Chris started asking me that question about eight months ago. Where do babies come from? The first time he asked me I broke into a cold sweat before stammering that he was too young and that we would discuss it when he was older. A month later when he asked again I opened a bottle of beer and, following a long drink, vaguely explained that men and women have different bodies. The third explanation — which I am not at all proud of — involved a knife. Yesterday, when he asked me for the fourth time, I finally told him the truth.
Chris: Please just tell me where babies come from.
(And so I did. More or less.)
Chris: That’s (lengthy pause) awful.
I thought my answer was age appropriate, but when I recounted it to Todd he ran screaming from the kitchen and then pretended to vomit all over the couch.
In retrospect, I suppose my answer was better suited to an Animal Planet documentary on reptile sex or a really low-budget horror movie on SyFy. All the same it got me thinking about the questions Chris would ask me in the years to come and it made me consider how I would answer them and would I field them any better than I had the baby question?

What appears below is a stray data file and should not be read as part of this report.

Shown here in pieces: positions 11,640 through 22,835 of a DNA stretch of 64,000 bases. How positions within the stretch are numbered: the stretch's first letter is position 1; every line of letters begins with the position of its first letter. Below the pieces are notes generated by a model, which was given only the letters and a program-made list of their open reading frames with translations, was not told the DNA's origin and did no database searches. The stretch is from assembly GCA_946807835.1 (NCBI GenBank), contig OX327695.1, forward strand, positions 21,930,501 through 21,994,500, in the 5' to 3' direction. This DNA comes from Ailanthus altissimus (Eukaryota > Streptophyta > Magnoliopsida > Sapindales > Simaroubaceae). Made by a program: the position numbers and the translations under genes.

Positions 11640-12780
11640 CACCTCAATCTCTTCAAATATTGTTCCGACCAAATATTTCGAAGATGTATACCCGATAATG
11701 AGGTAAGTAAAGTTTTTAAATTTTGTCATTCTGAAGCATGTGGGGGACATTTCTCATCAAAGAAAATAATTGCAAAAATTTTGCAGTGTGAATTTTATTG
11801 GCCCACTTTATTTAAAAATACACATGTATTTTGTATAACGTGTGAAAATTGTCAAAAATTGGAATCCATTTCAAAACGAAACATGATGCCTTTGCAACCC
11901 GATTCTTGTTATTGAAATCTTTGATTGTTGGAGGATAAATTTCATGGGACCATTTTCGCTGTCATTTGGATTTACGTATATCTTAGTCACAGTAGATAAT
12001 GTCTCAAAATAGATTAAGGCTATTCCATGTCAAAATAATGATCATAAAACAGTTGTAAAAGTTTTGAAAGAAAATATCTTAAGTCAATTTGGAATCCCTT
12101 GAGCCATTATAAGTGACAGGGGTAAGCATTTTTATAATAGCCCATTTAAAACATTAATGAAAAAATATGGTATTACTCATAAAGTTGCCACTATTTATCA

Some questions I look forward to. Chris is Native American, a descendant of a small tribe in Northern California with less than 3000 living members. One day he will have questions about his heritage and when he does I will have the privilege of helping him to explore his ancestry. And while it might make Columbus Day and Thanksgiving a little less festive, with those answers he can be proud of his place in history (and, as a bonus, fully appreciate his amazing cheekbones).
And then there are the other questions. One day Chris will ask about his birth parents, these two strangers who made him. Like most kids in foster care he did not end up there because he had a super awesome start in life. As a general rule of thumb, children are not taken from good parents. So how exactly do I navigate those muddy waters? How do I explain who they were in a way that will not make him run screaming from the kitchen? (Please understand, I’m not looking for answers because until we are in that moment, there are no answers.)
For now I’ll take the easy questions. Where do babies come from? Please. I got this covered. In fact, let me just draw you a picture…